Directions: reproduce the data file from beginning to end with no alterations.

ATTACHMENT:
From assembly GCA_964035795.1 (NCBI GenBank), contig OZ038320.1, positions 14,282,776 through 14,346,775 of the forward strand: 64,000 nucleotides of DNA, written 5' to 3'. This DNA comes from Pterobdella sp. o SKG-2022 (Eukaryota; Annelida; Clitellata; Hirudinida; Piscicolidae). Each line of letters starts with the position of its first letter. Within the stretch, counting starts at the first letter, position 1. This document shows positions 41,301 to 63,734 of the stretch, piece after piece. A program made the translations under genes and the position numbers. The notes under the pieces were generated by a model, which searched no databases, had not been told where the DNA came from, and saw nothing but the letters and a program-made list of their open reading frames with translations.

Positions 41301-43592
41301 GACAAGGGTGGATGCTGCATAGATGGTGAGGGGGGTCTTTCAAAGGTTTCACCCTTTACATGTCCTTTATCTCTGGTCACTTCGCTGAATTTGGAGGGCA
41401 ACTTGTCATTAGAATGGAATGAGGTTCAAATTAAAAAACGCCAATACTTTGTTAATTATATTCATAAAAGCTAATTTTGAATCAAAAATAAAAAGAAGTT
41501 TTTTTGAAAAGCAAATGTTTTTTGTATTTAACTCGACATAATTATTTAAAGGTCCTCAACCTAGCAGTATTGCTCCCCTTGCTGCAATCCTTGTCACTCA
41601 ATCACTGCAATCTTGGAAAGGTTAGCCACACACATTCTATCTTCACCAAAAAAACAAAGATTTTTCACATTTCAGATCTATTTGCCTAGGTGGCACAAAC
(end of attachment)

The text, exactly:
From assembly GCA_964035795.1 (NCBI GenBank), contig OZ038320.1, positions 14,282,776 through 14,346,775 of the forward strand: 64,000 nucleotides of DNA, written 5' to 3'. This DNA comes from Pterobdella sp. o SKG-2022 (Eukaryota; Annelida; Clitellata; Hirudinida; Piscicolidae). Each line of letters starts with the position of its first letter. Within the stretch, counting starts at the first letter, position 1. This document shows positions 41,301 to 63,734 of the stretch, piece after piece. A program made the translations under genes and the position numbers. The notes under the pieces were generated by a model, which searched no databases, had not been told where the DNA came from, and saw nothing but the letters and a program-made list of their open reading frames with translations.

Positions 41301-43592
41301 GACAAGGGTGGATGCTGCATAGATGGTGAGGGGGGTCTTTCAAAGGTTTCACCCTTTACATGTCCTTTATCTCTGGTCACTTCGCTGAATTTGGAGGGCA
41401 ACTTGTCATTAGAATGGAATGAGGTTCAAATTAAAAAACGCCAATACTTTGTTAATTATATTCATAAAAGCTAATTTTGAATCAAAAATAAAAAGAAGTT
41501 TTTTTGAAAAGCAAATGTTTTTTGTATTTAACTCGACATAATTATTTAAAGGTCCTCAACCTAGCAGTATTGCTCCCCTTGCTGCAATCCTTGTCACTCA
41601 ATCACTGCAATCTTGGAAAGGTTAGCCACACACATTCTATCTTCACCAAAAAAACAAAGATTTTTCACATTTCAGATCTATTTGCCTAGGTGGCACAAAC